If the latest driver is installed, you may need to adjust the resolution and refresh rate (this is the rate at which the video card redraws the screen) for the video adapter card. Incorrect display settings can cause problems with your display.

Screen Resolution

To configure display settings, right click the Windows XP desktop and click Properties to open the Display Properties dialog box. Select the Settings tab shown in Figure B to change the resolution settings. Use the slider under Screen resolution to adjust the settings. Typically, a 17 inch monitor will have a default resolution of 800x600.

Figure B

Use the Settings tab from the Display Properties dialog box to change the resolution.

If you are unable to select the desired resolution that should be supported by the video card, you will need to again check that the operating system has correctly identified the card. In Windows XP, you can use Device Manager to make sure the card has been properly detected. If the card has not been properly identified, you will once again need to check the driver. It is usually recommended that you use the drivers supplied by the manufacturer instead of the drivers included with Windows.

The screen resolution may also be limited if the wrong monitor is selected. To check the monitor selection, once again open the Display Properties dialog box and select the Settings tab. Click the Advanced button and select the Monitor tab. If the monitor listed is not correct, you will need to update the driver for the monitor.

Refresh Rate

If the problem still persists after adjusting the resolution, your next step should be to adjust the refresh rate. Lower refresh rates tend to cause flickering so it is important to verify this setting. You can adjust the refresh rate using the Settings tab from the Display Properties dialog box.

Once again, select the Settings tab and click the Advanced button. Select the Monitor tab as shown in Figure C. Use the drop down arrow to adjust the refresh rate to about 70 MHZ. Remember that a higher refresh rate will reduce the amount of flickering. As with the screen resolution, if you are unable to select the desired refresh rate, go back to the video driver to make sure the latest one is installed.

Figure C

Use the Monitor tab to adjust the refresh rate.

Note: It is important to verify that the monitor supports the screen resolution and refresh rate configured in the Display Properties dialog box. The documentation or manual that came with your monitor should identify the values that are supported.

Problems Displaying Videos or Animations

Problems with videos and animations are usually attributed to a display adapter driver that does not support DirectDraw. If videos and animations are not correctly displayed on the monitor, your first step should be to determine if the video card adapter driver supports DirectDraw.

This can be accomplished using the DirectX Diagnostic Tool. From the Run command type DxDiag.exe and click OK. From the Display tab, click the Test DirectDraw button. Windows XP will perform a series of tests. If your display does not pass each of the tests, you will need to update the video adapter.

If updating the video adapter driver does not solve the problem, verify that your video card is indeed supported by the operating system installed on your computer. If you are running Windows, you can check the Hardware Compatibility List (HCL) to determine if the video card adapter is supported.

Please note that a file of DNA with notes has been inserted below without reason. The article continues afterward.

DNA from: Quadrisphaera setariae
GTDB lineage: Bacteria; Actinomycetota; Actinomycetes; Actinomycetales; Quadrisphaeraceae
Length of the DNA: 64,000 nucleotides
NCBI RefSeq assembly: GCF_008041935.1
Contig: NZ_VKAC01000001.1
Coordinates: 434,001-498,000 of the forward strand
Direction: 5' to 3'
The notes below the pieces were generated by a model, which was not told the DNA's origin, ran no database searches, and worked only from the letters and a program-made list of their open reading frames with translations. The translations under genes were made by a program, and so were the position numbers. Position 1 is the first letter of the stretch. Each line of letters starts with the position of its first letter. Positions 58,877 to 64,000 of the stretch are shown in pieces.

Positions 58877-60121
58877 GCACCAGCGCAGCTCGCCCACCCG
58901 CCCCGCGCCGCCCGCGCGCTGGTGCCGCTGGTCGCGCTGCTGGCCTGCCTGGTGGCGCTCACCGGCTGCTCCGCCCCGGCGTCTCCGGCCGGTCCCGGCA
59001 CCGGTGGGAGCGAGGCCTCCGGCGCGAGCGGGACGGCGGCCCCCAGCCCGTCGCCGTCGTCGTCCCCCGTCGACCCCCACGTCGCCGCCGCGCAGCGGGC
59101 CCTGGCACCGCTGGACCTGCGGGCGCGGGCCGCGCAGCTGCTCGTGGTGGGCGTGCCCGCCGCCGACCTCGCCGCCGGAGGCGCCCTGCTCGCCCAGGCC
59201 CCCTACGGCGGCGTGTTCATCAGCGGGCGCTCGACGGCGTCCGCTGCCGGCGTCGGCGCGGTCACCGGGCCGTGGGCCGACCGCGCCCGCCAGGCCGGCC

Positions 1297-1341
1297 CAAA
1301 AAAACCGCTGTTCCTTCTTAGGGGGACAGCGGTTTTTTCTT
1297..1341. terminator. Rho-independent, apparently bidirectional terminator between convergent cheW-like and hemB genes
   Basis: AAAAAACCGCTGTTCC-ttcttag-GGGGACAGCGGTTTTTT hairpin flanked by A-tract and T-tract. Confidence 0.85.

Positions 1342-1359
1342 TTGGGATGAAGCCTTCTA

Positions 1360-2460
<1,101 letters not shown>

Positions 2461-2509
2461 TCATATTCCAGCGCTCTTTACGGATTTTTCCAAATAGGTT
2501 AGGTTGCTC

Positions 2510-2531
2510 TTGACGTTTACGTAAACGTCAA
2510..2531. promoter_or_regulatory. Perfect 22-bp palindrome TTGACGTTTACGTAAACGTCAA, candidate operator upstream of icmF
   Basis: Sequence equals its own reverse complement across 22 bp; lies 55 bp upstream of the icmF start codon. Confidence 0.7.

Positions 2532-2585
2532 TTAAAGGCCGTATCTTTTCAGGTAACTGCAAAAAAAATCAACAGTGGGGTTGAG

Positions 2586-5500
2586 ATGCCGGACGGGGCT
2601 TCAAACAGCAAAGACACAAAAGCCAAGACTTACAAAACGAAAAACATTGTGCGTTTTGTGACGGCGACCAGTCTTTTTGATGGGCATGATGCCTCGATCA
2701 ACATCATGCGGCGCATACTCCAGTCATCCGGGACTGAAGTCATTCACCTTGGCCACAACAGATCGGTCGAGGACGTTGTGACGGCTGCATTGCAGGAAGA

Updating Video Drivers

This is one of the most common problems with video cards. Faulty or incorrect video drivers can result in such things as operating system instability, video subsystem problems, and so on.

Most video cards will ship with drivers on a floppy disk or a CD-ROM. You can use the drivers that came with the hardware or visit the manufacturer's Web site to obtain a more recent one. The drivers should come with a text file outlining the installation process.

The first step in updating the driver is to identify the make and model of your video card. In Windows XP, you can see a list of all the hardware components within Device Manager. The video card should be listed under Display Adapters as shown in Figure D. However, it is has not been recognized by Windows XP, it may be listed under Unknown Devices. Double click on the video adapter listed to identify the make and model. This information can be used to retrieve the latest driver from the manufacturer's Web site.

Figure D

Device Manager will list the Display Adapter installed in the computer

If you are running Windows XP, you can update a device driver using the steps listed below:

  1. Right click My Computer and click Properties.
  2. From the Hardware tab, click Device Manager.
  3. Within Device Manager, double-click the video adapter listed under Display Adapters.
  4. Click Update Driver as shown in Figure E to open the Hardware Update Wizard.
  5. Accept the default option, Install the Software Automatically. Choose the Install from a List or Specific Location option if you have the updated driver so you can indicate the file location. Click Next.
  6. Windows searches for an updated driver and instructs you if an updated driver has been found.
  7. Click Finish once the updated driver has been installed.

Figure E

From the Driver tab, click the Update Driver button

Final Thoughts

As you can see, the majority of video adapter card problems can be solved by ensuring that the correct driver is installed and that the display settings are properly configured based on the capabilities of your hardware. If you are unable to resolve the problem using the recommendations described throughout this article, chances are the manufacturer of your video adapter card already has a solution.